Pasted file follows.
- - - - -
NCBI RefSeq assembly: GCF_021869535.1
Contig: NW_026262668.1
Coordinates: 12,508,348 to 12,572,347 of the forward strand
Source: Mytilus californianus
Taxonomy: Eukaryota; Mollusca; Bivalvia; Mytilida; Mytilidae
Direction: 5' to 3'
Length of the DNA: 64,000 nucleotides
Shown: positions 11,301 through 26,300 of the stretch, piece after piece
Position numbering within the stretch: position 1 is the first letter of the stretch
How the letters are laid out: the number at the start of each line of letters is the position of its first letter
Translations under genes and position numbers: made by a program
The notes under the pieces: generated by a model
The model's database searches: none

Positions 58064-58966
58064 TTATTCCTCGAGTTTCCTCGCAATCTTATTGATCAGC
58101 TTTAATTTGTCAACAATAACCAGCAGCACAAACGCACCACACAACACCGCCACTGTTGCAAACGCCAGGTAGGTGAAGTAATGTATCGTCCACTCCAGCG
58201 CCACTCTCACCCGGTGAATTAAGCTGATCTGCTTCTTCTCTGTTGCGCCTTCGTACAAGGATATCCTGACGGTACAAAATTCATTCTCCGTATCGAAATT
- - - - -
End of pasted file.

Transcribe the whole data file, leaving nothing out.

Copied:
NCBI RefSeq assembly: GCF_021869535.1
Contig: NW_026262668.1
Coordinates: 12,508,348 to 12,572,347 of the forward strand
Source: Mytilus californianus
Taxonomy: Eukaryota; Mollusca; Bivalvia; Mytilida; Mytilidae
Direction: 5' to 3'
Length of the DNA: 64,000 nucleotides
Shown: positions 11,301 through 26,300 of the stretch, piece after piece
Position numbering within the stretch: position 1 is the first letter of the stretch
How the letters are laid out: the number at the start of each line of letters is the position of its first letter
Translations under genes and position numbers: made by a program
The notes under the pieces: generated by a model
The model's database searches: none

Positions 58064-58966
58064 TTATTCCTCGAGTTTCCTCGCAATCTTATTGATCAGC
58101 TTTAATTTGTCAACAATAACCAGCAGCACAAACGCACCACACAACACCGCCACTGTTGCAAACGCCAGGTAGGTGAAGTAATGTATCGTCCACTCCAGCG
58201 CCACTCTCACCCGGTGAATTAAGCTGATCTGCTTCTTCTCTGTTGCGCCTTCGTACAAGGATATCCTGACGGTACAAAATTCATTCTCCGTATCGAAATT